5 To complement the Workstation Use standard, the next standard is Workstation Security. This standard requires covered entities to implement physical safeguards for all workstations that access ephi, to restrict access to unauthorized viewers. Requirements for this standard include: Defining how workstations should be physically protected for unauthorized users Based on the use of specific workstations, facility may chose to restrict or minimize physical access to a workstation If needed, complete a risk assessment to determine the risks and best mitigations for workstation security
6 The next standard under the HIPAA Security Rule is Device and Media Controls. This standard requires a covered entity to implement policies and procedures that govern the receipt and removal of hardware and electronic media that contain ephi, into and out of a facility, and the movement of these items within the facility. This standard is made up of 2 required standards and 2 addressable standards. The required standards are media disposal and media re-use and the two addressable standards are accountability and data backup and storage.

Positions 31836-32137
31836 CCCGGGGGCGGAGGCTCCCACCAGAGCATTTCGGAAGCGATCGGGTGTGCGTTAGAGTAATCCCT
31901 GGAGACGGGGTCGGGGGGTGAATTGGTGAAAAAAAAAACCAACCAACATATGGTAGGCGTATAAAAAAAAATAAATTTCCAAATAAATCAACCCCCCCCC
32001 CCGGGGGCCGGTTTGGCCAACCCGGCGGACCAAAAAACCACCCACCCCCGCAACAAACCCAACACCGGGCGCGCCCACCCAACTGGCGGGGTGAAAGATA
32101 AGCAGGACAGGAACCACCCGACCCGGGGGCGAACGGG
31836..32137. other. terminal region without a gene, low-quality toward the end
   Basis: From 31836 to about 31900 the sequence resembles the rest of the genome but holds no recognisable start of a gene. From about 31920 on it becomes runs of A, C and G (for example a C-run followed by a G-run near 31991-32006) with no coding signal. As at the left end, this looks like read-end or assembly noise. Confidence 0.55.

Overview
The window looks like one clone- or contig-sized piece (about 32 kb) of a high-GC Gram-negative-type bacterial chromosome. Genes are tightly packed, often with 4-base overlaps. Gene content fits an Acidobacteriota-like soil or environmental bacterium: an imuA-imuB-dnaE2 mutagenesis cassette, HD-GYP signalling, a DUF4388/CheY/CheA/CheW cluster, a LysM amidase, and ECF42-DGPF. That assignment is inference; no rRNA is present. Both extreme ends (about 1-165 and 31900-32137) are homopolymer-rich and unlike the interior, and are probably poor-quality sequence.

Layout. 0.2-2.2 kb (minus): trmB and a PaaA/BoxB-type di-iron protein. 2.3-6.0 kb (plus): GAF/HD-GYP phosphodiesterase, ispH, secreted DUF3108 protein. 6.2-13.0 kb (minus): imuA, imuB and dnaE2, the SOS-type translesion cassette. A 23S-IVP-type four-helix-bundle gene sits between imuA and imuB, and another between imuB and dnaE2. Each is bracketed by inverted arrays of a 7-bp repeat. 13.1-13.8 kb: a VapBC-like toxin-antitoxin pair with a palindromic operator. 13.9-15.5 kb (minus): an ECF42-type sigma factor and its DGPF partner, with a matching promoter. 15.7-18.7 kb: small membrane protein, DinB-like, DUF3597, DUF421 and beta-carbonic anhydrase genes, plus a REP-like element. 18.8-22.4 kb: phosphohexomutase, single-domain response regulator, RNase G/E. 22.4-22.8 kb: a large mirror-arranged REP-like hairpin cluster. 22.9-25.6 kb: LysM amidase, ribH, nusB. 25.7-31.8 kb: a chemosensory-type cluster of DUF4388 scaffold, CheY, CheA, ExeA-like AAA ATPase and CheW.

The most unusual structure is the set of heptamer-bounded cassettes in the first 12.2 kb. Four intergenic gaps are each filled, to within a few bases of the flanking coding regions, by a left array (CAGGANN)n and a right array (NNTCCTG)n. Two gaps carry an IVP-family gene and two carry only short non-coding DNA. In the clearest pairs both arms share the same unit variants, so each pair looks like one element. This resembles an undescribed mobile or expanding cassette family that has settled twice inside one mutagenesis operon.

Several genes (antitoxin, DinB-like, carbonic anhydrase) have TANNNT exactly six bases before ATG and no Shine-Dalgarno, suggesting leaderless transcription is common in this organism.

7 Taking a look at each of the specifications under Device and Media Controls, the first of the required standards is disposal. This specification requires a covered entity to create a policy and procedure to address the final disposition of ephi, and/or the hardware or electronic media where it is stored. The next required standard of media re-use, again, requires a covered entity to establish a policy and procedure to address the removal of ephi from electronic media before the media are made available for re-use. The first addressable specification is accountability, which requires a covered entity to maintain a record of the movement of hardware and electronic media and any person responsible. This should be addressed in a policy and procedure. The other addressable standard is data backup and storage. This requirement differs from the data back up and storage of ephl in the administrative safeguards. It is focused on creating a retrievable, exact copy of ephi before movement of equipment. This should also be addressed in a policy and procedure.
8 Here are some recommendations to support the device and medical controls policies and procedures Maintain a record of the movements of hardware and electronic media and the person(s) responsible for computer surplus and reconfiguration activities. Prior to destruction of items, the retention period should be verified and the Privacy & Security Official(s) notified of the plans to destroy the documents. Destroy media (paper, fiche, floppies, CDs, etc.) that contain PHI using one of the following acceptable methods of destruction: crosscut shredding, burning, pulping or pulverizing. Maintain a Destruction Log to identify the individual records and Designated Record Set (DRS) destroyed. If a commercial destruction company is used, a Certificate of Destruction must be provided by the company for each load or destruction session. Attach this certificate to the Destruction Log as verification of the process.